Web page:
Pūteketeke Triumphs as New Zealand’s Bird of the Century Amidst Global Controversy
Unexpectedly, the Australasian crested grebe, or pūteketeke, has been named New Zealand’s Bird of the Century, a designation that has sparked disagreement and jubilation around the world. Following a fiercely contested Bird of the Year survey that saw over 350,000 votes cast from almost 200 countries, the results were delayed by two days and the voting verification system crashed.
At first viewed as a “outside contender,” the pūteketeke won thanks to a “alarmingly aggressive” campaign headed up by US talk show host John Oliver. Oliver’s passionate attempts to mobilize people in support of the endangered crested grebe caused a global uproar, garnering media attention and even gaining the bird the nickname “Lord of the Wings.”
With an estimated 3,000 of these native birds still living in the wild, the pūteketeke’s victory has come to represent concern and awareness for New Zealand’s endangered bird species worldwide. The environmental conservation group Forest and Bird has been holding the contest for almost 20 years, but unprecedented numbers of people participated in this year’s special poll.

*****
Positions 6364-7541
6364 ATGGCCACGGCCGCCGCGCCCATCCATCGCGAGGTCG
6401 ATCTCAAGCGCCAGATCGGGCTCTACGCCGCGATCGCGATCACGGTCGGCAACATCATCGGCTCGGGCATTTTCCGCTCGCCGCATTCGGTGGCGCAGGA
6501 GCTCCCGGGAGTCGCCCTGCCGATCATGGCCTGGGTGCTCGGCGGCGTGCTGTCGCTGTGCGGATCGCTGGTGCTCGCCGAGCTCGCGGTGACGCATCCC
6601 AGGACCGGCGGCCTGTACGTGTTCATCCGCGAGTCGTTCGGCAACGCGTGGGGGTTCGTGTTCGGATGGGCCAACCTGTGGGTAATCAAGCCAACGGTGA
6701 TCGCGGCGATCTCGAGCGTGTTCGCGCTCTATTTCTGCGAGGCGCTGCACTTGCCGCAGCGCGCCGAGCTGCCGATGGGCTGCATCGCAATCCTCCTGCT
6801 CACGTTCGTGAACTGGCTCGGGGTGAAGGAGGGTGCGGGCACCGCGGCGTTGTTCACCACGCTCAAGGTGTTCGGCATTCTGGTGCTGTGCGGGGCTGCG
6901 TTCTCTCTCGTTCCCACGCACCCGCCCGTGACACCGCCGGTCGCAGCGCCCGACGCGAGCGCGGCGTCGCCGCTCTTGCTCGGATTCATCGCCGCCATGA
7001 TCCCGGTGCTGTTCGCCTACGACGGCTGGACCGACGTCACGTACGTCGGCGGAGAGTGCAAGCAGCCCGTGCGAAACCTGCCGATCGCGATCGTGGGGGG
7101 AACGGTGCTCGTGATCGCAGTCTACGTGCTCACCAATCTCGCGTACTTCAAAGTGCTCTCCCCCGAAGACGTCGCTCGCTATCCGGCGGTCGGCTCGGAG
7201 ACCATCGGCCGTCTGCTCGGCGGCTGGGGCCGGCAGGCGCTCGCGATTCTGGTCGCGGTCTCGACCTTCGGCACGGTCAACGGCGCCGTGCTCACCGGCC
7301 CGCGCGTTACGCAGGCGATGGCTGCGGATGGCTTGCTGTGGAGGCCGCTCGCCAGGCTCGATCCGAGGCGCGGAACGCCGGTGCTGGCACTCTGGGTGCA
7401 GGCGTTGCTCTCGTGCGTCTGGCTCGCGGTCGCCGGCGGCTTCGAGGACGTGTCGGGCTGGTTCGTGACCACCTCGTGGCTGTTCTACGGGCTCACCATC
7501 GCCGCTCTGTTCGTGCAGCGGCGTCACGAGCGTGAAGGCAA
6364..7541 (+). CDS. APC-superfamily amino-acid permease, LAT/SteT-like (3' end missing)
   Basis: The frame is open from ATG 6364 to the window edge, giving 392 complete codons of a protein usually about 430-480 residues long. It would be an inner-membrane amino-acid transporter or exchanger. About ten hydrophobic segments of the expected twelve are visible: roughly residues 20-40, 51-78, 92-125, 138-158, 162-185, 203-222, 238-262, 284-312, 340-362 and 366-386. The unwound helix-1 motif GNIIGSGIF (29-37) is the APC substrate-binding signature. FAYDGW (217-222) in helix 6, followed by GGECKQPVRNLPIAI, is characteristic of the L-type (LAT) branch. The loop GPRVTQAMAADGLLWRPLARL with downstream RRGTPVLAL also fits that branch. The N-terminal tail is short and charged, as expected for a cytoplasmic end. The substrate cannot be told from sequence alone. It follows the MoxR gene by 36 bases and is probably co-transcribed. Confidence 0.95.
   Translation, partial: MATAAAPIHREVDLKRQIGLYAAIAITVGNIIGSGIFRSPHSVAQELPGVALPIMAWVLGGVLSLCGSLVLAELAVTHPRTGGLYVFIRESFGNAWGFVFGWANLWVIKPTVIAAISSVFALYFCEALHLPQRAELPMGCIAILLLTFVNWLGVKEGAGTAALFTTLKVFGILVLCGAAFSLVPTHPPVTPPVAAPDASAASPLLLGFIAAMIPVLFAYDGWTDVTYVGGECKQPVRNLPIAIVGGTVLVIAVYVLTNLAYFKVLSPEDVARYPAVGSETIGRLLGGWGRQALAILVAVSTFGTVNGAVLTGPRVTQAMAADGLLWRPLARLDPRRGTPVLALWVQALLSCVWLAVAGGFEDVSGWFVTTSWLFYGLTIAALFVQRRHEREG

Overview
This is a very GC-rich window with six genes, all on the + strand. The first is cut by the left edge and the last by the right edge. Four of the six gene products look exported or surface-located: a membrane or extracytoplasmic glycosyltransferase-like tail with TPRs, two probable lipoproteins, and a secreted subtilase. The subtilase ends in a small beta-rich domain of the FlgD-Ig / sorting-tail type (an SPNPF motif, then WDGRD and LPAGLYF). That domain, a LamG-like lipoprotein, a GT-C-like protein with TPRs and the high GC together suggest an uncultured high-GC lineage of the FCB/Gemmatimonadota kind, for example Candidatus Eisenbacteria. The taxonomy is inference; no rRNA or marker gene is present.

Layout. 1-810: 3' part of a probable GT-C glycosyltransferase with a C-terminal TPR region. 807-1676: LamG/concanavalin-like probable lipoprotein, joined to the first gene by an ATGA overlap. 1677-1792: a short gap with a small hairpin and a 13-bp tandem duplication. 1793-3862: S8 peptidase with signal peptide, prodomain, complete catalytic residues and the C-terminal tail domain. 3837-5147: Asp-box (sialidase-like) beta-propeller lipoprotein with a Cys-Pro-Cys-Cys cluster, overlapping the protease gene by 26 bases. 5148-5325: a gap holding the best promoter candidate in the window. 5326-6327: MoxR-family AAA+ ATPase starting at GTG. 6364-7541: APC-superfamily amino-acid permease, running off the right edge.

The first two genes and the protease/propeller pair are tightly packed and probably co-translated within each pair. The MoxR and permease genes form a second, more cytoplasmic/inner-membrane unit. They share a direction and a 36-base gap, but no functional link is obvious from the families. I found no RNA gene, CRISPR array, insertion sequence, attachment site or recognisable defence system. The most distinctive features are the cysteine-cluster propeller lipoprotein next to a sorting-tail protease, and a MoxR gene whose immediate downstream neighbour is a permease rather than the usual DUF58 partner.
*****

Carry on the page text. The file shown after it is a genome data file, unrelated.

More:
Nicola Toki from Forest and Bird emphasized the special characteristics that helped the pūteketeke reach the top, such as its unusual look, endearing parenting style, and peculiar tendency to regurgitate. Oliver’s witty and unique campaign, combined with these qualities, won over voters all around the world.
However, John Oliver’s participation sparked debate and charges of “American meddling” in a tournament held in New Zealand. Oliver’s humorous style did not placate all locals, and counter-campaigns advocating for voters to support other birds, including the kiwi or kakariki karaka, were launched in response. Voter fraud was even witnessed during the intense contest, proving how committed and passionate the participants were.
With more than 290,000 votes, the pūteketeke was declared the victor in the end. The kiwi was far behind, finishing in second place with 12,904 votes. The fantail, kea, and kākāpō completed the top five.
Though in recent years controversy has come to be associated with the Bird of the Year competition, Nicola Toki highlighted the good thing about the increased awareness it brings to the predicament of New Zealand’s birds. The global spotlight serves as a reminder of our shared obligation to maintain and protect these rare and endangered species, with over 80% of native birds listed as threatened.
With the pūteketeke being named New Zealand’s Bird of the Century, the aim is that the increased awareness brought about by this competition would result in significant conservation and preservation efforts for the unique biodiversity of the nation.